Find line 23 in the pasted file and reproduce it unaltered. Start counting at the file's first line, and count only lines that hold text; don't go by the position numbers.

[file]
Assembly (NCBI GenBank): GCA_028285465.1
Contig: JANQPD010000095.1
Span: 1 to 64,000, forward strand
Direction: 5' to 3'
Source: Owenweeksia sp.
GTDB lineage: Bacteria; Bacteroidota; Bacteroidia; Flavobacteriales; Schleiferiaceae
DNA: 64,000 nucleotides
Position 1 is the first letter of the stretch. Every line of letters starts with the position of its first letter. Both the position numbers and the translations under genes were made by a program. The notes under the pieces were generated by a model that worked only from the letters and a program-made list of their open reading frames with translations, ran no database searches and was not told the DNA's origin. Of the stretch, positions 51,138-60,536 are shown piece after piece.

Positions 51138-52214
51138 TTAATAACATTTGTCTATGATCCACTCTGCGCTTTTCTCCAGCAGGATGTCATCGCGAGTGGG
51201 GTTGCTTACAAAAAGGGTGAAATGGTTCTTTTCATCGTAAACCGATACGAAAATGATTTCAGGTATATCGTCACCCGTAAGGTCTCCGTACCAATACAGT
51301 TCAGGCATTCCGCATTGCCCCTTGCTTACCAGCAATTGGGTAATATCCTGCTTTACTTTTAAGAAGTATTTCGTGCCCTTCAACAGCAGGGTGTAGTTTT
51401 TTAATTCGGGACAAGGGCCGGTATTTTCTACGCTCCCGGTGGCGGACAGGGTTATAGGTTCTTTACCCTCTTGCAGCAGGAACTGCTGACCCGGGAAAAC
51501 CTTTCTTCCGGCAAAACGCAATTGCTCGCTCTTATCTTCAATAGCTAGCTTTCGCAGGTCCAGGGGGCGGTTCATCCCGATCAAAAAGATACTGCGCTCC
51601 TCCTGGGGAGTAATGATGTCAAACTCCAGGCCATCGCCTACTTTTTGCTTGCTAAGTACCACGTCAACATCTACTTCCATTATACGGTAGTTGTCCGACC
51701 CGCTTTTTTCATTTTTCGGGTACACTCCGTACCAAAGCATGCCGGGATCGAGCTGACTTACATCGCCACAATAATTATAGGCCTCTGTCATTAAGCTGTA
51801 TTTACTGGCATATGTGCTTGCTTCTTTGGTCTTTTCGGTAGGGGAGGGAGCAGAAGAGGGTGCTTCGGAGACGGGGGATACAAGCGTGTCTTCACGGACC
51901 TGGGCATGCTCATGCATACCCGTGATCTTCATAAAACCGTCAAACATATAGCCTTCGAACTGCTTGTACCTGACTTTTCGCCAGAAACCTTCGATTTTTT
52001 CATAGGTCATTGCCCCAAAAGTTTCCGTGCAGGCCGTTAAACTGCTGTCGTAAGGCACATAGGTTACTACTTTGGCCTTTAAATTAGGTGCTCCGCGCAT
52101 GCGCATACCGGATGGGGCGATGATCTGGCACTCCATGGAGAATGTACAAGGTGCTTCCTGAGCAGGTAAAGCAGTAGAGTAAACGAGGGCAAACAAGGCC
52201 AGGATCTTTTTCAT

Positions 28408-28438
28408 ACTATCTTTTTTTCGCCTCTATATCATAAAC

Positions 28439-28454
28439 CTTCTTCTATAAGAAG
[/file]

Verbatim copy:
28408 ACTATCTTTTTTTCGCCTCTATATCATAAAC